Perhaps only a woman could get away with “Back the Night.” A man might be tarred and feathered for suggesting that the hot-button issue of violence against women, however urgent, could trigger questionable behavior on the distaff side.
Obviously it happens: Witness the 2014 Rolling Stone story about a gang rape at the University of Virginia that turned out to be built on a lie. And something similar may occur in Melinda Lopez’s speeding bullet of a play, which is being given its premiere by Boston Playwrights’ Theatre (through Feb. 28).
Don’t get me wrong: The play is not without clichés around the edges (a Hillary-cloned senator, a couple of reporters who are hardly as nuanced as those in “Spotlight”). But at its center are two believable young women who, when it comes to whether truth trumps expediency in the pursuit of what’s right, don’t believe each other.
“Back the Night,” which takes its name from the decades-old Take Back the Night initiative to safeguard women’s safety, is set “at a competitive university in your part of the country.” (Both Lopez and director Daniela Varon are graduates of Dartmouth.) And it smacks of campus-issue plays from David Mamet’s “Oleanna” to Rebecca Gilman’s “Spinning into Butter.” But Lopez proves particularly adept at creating credibly glib yet serious young people — one of whom has been assaulted in the moments just before the play begins. That would be Cassie, who shows up, accompanied by bestie Sean, at other bestie Em’s dorm room bleeding copiously from a gash above the eye.
According to Cassie, she was minding her own business on the path behind the college’s fraternity row when a male voice called out ‘Hey, slut.’ “And I turned. Like it was my name.”
Somebody hit her with a rock. And who’s surprised? Cassie has been a one-woman frat scourge, keeping track on her blog of every recorded assault of a woman on campus and presenting the college president with a petition calling for the abolition of the Greeks. But as ramifications of the attack on Cassie escalate, fueled by a defiant video that goes viral and culminating in a march attended not just by Em’s senator mom but by Katie Couric, Megyn Kelly and Marco Rubio — Em, who has her own fraternity-basement tale to tell (or cover up), begins to doubt her friend’s veracity. The heart of the play is the growing, disheartening alienation between the two young women.
“Back the Night” is something of a departure for the Boston-based Lopez, whose more sweeping works (“Sonia Flew,” “Becoming Cuba”) have been spurred by her Cuban-American heritage. This piece is tighter, faster and more than just an issues play — though there’s nothing inherently wrong with those. I haven’t been in college since the Nixon administration (and violence against women on campus was an issue then too). But Lopez’s evocation of insulated, privileged smart people poised at that moment just before (as Sean puts it) “Life comes for us. Hard and loud and oh so permanent,” strikes me as particularly canny.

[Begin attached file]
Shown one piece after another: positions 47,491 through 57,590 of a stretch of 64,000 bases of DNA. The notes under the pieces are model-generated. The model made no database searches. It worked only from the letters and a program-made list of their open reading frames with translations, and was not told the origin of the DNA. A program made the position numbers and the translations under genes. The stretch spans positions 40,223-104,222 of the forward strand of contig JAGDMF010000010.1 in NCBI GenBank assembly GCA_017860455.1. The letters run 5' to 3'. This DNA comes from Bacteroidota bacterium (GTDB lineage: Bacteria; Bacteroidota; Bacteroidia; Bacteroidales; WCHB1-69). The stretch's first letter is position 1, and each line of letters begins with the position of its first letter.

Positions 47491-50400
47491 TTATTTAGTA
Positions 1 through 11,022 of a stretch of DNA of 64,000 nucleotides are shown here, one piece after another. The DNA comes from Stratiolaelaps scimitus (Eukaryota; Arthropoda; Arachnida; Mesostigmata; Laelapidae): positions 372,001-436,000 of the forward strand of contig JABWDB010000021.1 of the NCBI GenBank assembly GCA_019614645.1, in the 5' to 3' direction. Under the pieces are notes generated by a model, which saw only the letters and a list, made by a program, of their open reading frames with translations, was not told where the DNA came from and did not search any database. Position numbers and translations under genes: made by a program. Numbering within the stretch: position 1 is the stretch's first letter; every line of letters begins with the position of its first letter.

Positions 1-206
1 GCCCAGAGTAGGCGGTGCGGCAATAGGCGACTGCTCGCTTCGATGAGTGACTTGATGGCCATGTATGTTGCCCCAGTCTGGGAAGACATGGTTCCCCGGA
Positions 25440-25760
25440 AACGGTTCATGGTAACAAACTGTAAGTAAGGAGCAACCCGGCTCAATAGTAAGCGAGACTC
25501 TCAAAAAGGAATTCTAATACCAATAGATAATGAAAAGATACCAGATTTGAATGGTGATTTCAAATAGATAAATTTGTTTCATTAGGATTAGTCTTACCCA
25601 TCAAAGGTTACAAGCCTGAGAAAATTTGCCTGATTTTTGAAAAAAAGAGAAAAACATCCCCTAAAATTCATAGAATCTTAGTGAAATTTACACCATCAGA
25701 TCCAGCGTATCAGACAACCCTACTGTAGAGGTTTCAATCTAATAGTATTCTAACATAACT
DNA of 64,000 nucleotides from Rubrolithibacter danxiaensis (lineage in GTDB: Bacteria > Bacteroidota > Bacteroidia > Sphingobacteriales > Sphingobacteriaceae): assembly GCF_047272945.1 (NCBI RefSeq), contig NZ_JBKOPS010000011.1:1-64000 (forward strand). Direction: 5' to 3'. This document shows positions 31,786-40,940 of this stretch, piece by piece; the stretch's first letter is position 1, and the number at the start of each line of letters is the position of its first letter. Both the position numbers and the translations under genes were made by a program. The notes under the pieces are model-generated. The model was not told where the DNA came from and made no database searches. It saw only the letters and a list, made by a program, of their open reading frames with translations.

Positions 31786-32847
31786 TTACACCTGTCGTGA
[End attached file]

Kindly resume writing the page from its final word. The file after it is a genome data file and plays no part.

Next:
“Back the Night's" collegians, not above plugging their future amazingness like Wendy Wasserstein’s “Uncommon Women and Others,” are earnest, determined, a little pompous. But they have their witty little rituals — and they can be snarky. Asked by a campus physician who fears concussion to list words beginning with “m,” Cassie reels off, “Melanoma, margarine, marsupial. Malcontent, monochromatic, mandragora.” “English major?” the doc guesses. To which the patient cockily replies, “Masturbatory. Make me.” In a more perfect world, all feminists would all be wordsmiths.
Varon’s fast-paced, deliberately ambiguous production unfolds on a set by Rob Eastman-Mullins that suggests a telescoped and fragmenting campus with its bell tower, observatory, Greek signage. It’s fall of senior year, and autumn leaves are glued all over the place. Jeans and rumpled are the uniforms of choice.
Among the performers, Amanda Collins is a tightly wound, aggressive but sympathetic Cassie, Evan Horwitz a droll yet touching Sean (who wants his female friends to be safe but wouldn’t mind if the harassed administration were to throw in “queer housing”). Michael Underhill handles the difficult trick of creating a frat bro who’s callow yet not evil. But Em — whose disillusion and secrets threaten to derail her — is the most affecting character, and Melissa Jesser imbues her with both sensuality and a dogged sadness.
To Stephanie Clayman and John Kooi fall the relatively thankless if competently assayed tasks of representing the doctors, reporters, college administrators, campus security and one opportunistic senator with a big, possibly bogus reveal. Back in the day, you weren’t supposed to trust anyone over 30. Now, apparently, in a college-set play, even one as savvy as this, you don’t have to write for them either.
Carolyn Clay was for many years the theater editor and chief drama critic for the Boston Phoenix. She is a past winner of the George Jean Nathan Award for Dramatic Criticism.